The first province-wide gun amnesty is being hailed a success.
The Saskatchewan Association of Chiefs of Police organized the program to collect firearms between March 29 and April 27.
Residents were encouraged to surrender their unwanted weapons in the hopes they wouldn’t fall into the hands of criminals or be altered in order to conceal them.
In that time period, 336 rifles, handguns, prohibited weapons and even an antique weapon, were handed in by owners who no longer wanted them.
As well, 32 pellet guns and even one starter pistol were surrendered, along with several pounds of ammunition.
“They will not now fall into the hands of anyone in our community that may use them for a criminal nature,” explained Dean Rae, deputy chief of Regina Police Service (RPS).
The RPS joined police services in Saskatoon, Moose Jaw, Prince Albert, Estevan and Weyburn along with the RCMP and the Saskatchewan Environment Resource Management to encourage owners to give up their guns.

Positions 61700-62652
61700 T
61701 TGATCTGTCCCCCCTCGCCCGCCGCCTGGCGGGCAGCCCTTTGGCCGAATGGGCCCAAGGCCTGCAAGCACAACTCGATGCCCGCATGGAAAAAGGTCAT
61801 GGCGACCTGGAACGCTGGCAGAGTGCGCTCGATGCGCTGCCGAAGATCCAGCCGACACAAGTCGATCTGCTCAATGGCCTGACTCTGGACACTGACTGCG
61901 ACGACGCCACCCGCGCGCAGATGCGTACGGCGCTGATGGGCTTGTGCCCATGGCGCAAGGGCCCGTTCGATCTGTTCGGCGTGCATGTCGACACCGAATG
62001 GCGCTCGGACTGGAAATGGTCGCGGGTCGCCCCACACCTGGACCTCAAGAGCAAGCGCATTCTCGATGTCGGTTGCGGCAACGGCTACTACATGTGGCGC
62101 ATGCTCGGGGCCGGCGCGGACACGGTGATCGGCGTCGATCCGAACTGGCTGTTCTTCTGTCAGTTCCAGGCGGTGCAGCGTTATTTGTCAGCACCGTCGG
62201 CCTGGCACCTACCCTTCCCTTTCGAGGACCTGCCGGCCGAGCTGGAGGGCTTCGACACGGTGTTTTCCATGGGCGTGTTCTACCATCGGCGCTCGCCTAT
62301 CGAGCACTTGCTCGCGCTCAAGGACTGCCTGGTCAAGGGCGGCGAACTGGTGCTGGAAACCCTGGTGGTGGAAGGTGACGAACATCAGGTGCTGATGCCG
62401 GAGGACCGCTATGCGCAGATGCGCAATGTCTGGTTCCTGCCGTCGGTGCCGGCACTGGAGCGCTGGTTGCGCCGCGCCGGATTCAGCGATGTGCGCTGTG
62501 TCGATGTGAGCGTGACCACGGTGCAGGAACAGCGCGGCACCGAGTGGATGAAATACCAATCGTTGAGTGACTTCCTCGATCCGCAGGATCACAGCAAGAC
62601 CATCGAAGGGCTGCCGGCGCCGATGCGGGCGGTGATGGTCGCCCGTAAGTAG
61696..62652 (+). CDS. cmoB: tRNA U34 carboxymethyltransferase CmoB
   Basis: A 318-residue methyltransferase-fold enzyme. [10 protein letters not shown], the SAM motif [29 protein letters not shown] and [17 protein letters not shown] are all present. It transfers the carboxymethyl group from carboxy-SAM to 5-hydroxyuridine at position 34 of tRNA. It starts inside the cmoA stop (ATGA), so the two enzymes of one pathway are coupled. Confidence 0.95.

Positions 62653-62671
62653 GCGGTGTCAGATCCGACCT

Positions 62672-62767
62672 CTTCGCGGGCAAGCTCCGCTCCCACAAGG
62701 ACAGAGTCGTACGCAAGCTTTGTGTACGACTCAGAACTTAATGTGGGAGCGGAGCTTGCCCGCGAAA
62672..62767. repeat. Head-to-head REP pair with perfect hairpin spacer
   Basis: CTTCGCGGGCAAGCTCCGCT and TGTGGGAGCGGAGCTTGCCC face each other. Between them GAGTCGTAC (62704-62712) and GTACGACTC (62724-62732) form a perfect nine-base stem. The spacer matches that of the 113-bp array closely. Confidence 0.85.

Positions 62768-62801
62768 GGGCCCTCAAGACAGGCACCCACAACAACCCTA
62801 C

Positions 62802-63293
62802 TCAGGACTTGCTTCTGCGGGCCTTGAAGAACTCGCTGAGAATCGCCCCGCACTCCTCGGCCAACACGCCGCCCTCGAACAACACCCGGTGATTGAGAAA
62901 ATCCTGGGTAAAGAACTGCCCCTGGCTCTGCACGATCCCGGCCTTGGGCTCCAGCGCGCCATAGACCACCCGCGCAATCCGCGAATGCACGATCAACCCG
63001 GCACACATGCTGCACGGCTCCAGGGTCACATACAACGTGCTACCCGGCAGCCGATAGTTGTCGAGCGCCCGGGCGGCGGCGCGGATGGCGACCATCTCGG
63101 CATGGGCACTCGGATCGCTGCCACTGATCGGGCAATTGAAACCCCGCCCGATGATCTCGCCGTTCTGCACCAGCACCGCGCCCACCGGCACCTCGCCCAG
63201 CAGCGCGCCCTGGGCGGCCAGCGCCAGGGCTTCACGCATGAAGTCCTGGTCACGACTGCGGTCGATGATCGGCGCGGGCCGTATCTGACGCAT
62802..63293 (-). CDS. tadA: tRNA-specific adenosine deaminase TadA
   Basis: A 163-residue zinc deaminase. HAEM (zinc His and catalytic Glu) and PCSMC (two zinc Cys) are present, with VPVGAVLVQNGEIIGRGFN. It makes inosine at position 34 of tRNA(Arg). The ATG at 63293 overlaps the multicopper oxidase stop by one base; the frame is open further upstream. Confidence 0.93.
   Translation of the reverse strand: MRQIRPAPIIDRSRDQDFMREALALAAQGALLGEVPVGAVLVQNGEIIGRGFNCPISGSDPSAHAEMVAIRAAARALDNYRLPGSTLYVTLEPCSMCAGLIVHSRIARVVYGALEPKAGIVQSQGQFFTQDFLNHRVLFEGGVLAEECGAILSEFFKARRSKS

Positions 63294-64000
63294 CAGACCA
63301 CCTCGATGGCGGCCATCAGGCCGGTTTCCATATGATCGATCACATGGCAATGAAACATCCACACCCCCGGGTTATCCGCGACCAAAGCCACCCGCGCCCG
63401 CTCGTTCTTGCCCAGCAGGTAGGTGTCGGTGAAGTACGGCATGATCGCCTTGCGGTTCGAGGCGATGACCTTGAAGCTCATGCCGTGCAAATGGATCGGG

RCMP Inspector Maureen Wilkie said they were “extremely pleased” with the effort to take unwanted forearms off the streets and out of the hands of potential criminals.
While most of the weapons will be destroyed, a few may end up being displayed at the RCMP museum in Ottawa and to collectors in the United States.
Two of the rifles collected by RPS date back to the pre-WW1 era and are worth several thousand dollars. It will be up to the families to decide whether they wish to sell them or keep them as heirlooms.
It hasn’t been decided whether the province-wide gun amnesty will be repeated in the future.